My mention of the spas is definitely relevant to the hangover that I woke up with, when we checked in we asked the receptionist about the whereabouts of them to which she replied, “Oh they are just over there, and there aren’t any rules. You can drink in them and they don’t have a closing time.” Taking full advantage of that, my companions and I polished off a couple of boxes of beer and pretty much put ourselves on the ropes for the rest of the evening. A couple of gin and tonics, dinner and a couple of glasses of wine and we were well and truly ready for bed.

Dinner was close to the highlight of the stay, (except for the beef and gravy rolls on the skifield) we were served pumpkin and coconut soup, followed by roasted yams and pork belly with a blueberry pie for desert. I certainly didn’t walk away hungry and the preparation and quality of the food was top notch, especially when you compare it to other places within a 200km radius. While the dinner was sensational, the breakfast was somewhat of a let down, billed as a 2 course breakfast the cereal, fruit and coffee was good, not great (although how you have below average cereal beats me) and the hot part of the meal was small, served with no toast and tasted like it had been being warmed for a few hours.

Don’t let me put you off with my lack of enthusiasm for the breakfast though, everything else about my stay was amazing and I’m really keen to go back. Hopefully in the summer when all I’m interested in doing is getting boozed and having a lazy time and not letting something like snowboarding get in the way.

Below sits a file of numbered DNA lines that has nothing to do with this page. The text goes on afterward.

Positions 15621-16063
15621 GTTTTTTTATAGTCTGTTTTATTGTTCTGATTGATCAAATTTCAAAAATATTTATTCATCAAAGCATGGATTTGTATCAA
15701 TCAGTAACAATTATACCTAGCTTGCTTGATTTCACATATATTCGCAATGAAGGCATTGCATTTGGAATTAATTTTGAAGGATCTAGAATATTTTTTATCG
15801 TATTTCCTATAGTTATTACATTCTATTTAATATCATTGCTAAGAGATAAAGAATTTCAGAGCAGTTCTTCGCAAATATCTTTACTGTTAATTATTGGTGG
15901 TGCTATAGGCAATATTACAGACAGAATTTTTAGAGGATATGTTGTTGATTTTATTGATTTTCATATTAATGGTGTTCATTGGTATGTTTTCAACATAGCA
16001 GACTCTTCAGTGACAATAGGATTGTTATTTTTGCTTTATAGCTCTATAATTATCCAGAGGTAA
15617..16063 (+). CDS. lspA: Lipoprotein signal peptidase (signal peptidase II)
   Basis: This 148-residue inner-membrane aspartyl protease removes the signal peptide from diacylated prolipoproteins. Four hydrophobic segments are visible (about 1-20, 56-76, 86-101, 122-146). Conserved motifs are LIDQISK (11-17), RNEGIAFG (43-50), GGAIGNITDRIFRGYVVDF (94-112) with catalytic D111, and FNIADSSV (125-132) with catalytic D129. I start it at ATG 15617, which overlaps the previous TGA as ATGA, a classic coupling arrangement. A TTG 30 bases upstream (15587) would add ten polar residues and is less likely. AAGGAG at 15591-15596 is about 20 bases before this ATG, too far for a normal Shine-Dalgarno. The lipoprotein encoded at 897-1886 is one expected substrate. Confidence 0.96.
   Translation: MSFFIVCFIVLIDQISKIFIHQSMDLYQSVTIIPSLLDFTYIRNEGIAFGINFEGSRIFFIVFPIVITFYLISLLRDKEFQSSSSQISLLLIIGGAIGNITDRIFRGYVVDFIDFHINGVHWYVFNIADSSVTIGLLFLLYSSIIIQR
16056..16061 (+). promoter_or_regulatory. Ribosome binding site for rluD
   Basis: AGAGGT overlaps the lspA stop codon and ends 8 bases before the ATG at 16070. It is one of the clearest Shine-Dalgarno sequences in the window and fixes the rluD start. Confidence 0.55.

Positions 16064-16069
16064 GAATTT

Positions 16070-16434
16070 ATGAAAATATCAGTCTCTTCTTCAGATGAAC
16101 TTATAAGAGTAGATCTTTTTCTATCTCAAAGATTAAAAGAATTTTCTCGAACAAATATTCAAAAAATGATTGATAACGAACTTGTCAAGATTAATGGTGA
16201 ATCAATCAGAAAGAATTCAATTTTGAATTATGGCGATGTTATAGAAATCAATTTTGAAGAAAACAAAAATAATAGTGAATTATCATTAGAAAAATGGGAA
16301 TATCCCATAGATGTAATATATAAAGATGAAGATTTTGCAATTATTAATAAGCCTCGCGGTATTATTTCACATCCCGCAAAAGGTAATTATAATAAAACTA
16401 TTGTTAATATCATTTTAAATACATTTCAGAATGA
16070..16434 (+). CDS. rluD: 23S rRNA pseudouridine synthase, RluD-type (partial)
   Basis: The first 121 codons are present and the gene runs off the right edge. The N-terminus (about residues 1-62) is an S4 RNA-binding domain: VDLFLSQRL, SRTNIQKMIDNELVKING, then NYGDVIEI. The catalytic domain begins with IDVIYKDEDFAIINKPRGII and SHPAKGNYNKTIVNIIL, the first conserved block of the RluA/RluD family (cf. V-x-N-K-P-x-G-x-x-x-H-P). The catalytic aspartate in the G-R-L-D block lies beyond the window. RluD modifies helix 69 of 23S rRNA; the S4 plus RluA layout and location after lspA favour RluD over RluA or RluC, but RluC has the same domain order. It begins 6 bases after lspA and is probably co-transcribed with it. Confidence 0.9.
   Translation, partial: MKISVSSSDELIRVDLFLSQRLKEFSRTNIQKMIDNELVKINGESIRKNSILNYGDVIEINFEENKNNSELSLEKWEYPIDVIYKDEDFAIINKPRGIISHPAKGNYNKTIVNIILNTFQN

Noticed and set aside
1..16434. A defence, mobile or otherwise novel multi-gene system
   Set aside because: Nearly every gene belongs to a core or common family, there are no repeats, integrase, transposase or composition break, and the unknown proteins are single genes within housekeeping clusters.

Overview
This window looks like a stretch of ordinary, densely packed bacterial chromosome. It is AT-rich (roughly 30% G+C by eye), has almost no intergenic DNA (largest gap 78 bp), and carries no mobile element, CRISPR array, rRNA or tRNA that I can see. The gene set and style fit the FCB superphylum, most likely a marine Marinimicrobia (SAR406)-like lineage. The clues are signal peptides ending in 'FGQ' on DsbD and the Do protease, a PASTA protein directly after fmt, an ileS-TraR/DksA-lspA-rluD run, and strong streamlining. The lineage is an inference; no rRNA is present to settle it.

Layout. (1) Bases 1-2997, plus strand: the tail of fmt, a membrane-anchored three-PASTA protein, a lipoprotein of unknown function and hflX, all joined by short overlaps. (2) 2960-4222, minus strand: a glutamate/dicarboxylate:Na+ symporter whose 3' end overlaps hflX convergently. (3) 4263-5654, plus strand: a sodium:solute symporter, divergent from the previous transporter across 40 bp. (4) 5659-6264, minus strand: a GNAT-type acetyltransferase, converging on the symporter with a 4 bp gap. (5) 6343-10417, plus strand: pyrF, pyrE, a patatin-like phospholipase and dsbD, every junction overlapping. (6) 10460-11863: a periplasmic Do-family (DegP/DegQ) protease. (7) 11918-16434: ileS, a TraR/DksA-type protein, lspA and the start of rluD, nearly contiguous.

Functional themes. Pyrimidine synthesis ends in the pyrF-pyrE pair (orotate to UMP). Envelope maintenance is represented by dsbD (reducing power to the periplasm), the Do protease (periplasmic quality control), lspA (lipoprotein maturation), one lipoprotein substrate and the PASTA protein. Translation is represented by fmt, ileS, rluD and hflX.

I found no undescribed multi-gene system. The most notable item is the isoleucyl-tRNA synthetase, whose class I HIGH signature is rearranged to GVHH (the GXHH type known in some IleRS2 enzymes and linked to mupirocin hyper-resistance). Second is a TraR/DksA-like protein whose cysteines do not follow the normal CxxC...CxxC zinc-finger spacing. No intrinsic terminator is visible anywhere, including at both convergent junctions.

Steinlager Pure Review

Possibly the coolest advertising campaign ever, with Harvey Keitel telling everyone how cool New Zealand is, and finally claiming the he loves the beer. It’s pretty clear that the campaign and the beer have been a runaway success here, with 2 other brands of beer coming out with clones and everyone and their dog drinking the beer itself. It comes in a tall sleek green bottle that really stands out from the crowd of kiwi beers. The whole premise behind this beer is that it is made from all pure ingredients (and no preservatives) sourced from the untouched wilds of New Zealand.

It’s clearly cliched to call the taste of Steinlager Pure crisp and clean, but I’m all for cliche, so to describe the flavour, it is crisp and clean. I don’t really believe in the idea that some beer gives you a worse hangover than others (with equal alcohol content and this is one is a reasonable %5). I’m a huge believer that all hangovers were created equal and if you don’t wake up with an aching head then you haven’t drunk enough. Anyway, a few people I know think that because of it’s purity it is gentler on the head.

In any case, of all the good commercial beer in New Zealand (and there is a lot of good beer) I’m willing to say that Steinlager Pure is the best. 2 high quality beers that it is comparable to in drinkability are Speights Distinction Ale and Monteiths Radler. Distinction Ale is obviously a more robust drink while Radler is similarly crisp but has a taste that you can’t have for more than a few. Generally though, you could spend the whole night on the Pure.